Scientists Resurrecting Pig Brains Could End In ‘Fate Worse Than Death’

Evil Mad Scientist with Large Brain Costume, Halloween Hanuted House. Photo: quavondo (Getty)

It may not be the time when pigs can fly, they’re closer than ever to being immortal.

A recent scientific experiment proved the ability to reanimate dead brain cells in pigs, an absolutely terrifying revelation in the wrong hands. Why?  Many believe the same method could be replicated in human brains, resulting in  “fate worse than death.”

Researchers at Yale announced they resurrected the brains of more than 100 slaughtered hogs. They found the cells were still healthy, keeping them alive for up to 36 hours by using a system of pumps, heaters and bags of artificial blood warmed to body temperature. It sounds incredible, but they were allegedly able to bring these pigs back to life (albeit without regaining consciousness)  with the prospect to restore awareness with further experimentation.

However, a notable ethics and philosophy lecturer named Benjamin Curtis has already warned about the ethics of such experiments, saying that if used on humans, it could lead to them enduring a “living hell” in which their consciousness would be trapped inside a disembodied brain.

Telegraph

“Even if your conscious brain were kept alive after your body had died, you would have to spend the foreseeable future as a disembodied brain in a bucket, locked away inside your own mind without access to the sense that allow us to experience and interact with the world,” he told The Conversation. “In the best case scenario you would be spending your life with only your own thoughts for company.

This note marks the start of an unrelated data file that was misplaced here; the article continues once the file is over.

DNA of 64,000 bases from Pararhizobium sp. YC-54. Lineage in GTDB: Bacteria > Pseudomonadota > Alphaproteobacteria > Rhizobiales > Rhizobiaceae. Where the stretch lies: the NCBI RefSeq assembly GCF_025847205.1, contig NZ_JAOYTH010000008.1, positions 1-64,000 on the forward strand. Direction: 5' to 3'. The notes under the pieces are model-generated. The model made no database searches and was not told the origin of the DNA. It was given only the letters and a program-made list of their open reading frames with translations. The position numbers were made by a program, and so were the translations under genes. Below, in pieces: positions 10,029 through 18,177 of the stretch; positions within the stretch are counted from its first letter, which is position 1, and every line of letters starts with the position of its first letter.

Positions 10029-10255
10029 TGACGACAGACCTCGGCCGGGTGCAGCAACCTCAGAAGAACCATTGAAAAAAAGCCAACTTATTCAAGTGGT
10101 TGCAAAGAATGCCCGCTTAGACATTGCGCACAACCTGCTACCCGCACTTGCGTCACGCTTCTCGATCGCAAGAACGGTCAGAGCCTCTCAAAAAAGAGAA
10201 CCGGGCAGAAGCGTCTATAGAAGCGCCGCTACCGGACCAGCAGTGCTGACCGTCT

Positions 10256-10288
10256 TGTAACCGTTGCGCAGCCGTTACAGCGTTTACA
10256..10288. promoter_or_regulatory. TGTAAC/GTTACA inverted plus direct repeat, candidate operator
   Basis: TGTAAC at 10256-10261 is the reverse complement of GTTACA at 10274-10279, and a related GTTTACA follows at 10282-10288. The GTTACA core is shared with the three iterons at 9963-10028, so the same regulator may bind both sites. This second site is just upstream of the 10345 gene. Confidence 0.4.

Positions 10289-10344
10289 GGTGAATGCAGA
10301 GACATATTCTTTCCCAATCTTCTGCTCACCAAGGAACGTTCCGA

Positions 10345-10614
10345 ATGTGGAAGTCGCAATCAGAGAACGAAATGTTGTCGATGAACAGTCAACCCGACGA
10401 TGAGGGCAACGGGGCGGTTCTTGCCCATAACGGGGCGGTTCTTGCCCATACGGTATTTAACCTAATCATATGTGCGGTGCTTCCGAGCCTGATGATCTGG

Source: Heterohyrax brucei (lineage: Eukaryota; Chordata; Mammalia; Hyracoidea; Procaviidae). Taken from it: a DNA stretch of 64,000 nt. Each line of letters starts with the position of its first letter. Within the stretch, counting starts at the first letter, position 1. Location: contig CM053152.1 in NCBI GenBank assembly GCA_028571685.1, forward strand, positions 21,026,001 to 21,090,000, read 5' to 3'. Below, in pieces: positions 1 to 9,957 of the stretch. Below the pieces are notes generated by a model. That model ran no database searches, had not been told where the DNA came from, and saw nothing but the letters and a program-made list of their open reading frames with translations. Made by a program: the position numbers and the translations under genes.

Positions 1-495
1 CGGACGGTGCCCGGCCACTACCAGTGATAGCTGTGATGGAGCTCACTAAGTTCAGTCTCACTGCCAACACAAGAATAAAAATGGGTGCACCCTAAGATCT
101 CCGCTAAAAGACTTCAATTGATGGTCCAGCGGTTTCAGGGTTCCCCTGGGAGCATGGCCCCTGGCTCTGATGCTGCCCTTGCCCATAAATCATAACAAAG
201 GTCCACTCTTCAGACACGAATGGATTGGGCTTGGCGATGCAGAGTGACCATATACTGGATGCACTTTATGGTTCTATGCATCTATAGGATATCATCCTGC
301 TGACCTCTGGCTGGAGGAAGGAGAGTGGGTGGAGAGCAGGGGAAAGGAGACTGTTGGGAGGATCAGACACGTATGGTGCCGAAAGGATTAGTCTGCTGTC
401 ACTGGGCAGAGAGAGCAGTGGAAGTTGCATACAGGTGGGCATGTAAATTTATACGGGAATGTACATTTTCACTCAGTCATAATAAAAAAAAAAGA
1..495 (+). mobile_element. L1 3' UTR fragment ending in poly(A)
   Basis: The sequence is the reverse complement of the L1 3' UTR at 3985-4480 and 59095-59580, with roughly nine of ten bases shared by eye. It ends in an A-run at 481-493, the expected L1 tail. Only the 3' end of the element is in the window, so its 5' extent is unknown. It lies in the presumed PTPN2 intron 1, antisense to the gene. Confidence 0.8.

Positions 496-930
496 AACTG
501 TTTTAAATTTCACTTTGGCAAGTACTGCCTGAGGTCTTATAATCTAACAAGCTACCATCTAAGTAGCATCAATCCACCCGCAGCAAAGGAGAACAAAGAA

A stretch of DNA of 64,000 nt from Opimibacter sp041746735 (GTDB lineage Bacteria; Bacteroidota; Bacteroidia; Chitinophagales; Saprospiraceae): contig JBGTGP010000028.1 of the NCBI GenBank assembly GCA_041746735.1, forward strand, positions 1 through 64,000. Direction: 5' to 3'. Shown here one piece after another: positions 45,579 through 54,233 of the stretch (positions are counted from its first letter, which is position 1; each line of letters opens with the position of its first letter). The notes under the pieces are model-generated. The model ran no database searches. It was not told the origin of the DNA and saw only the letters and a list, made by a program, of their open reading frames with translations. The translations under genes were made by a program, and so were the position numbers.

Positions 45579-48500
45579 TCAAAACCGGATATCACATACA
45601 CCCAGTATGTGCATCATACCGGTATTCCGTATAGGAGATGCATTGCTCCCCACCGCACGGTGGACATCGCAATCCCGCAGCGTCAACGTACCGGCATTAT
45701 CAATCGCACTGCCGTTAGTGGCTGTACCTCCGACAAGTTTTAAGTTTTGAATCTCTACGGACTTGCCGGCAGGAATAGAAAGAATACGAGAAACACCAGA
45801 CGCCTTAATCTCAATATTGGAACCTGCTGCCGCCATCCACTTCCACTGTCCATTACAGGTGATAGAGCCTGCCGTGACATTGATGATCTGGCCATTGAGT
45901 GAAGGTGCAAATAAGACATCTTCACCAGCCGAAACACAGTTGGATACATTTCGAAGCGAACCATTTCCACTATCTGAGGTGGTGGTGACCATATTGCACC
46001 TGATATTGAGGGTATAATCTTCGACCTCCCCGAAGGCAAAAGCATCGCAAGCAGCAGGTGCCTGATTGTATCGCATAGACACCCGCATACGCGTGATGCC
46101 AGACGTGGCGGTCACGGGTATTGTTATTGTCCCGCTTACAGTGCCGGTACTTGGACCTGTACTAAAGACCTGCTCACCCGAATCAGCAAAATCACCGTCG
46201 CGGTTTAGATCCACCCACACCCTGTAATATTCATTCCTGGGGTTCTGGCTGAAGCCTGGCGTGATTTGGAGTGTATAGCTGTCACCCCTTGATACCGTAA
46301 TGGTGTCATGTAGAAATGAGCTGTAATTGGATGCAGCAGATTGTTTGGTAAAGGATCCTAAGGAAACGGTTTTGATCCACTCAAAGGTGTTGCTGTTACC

“To end up a disembodied human brain may well be to suffer a fate worse than death,” said Curtis.

And who wouldn’t agree?

Josh’s take

Certainly a foreshadowing of dire consequences, you would think these findings would remind one of a futuristic dystopia straight out of Black Mirror. However, it strikes a perfect cord with a riveting novel I read in college called Johnny Got His Gun.

Here’s the plot:

Joe Bonham, a young American soldier serving in World War I, awakens in a hospital bed after being caught in the blast of an exploding artillery shell. He gradually realizes that he has lost his arms, legs, and all of his face (including his eyes, ears, teeth, and tongue), but that his mind functions perfectly, leaving him a prisoner in his own body.

Joe attempts suicide by suffocation, but finds that he had been given a tracheotomy that he can neither remove nor control. At first Joe wishes to die, but later decides that he desires to be placed in a glass box and toured around the country in order to show others the true horrors of war. Joe successfully communicates these desires with military officials after months and months of banging his head on his pillow in Morse code. However, he realizes that the military will not grant his wishes, as it is “against regulations”. It is implied that he will live the rest of his natural life in his condition.

As Joe drifts between reality and fantasy, he remembers his old life with his family and girlfriend, and reflects upon the myths and realities of war.

Yeah. Unless these Frankenstein pig experiments have the potential to help the living, please, for the love of God, cease.


Josh Helmuth is a sports reporter in St. Louis who contributes to Mandatory.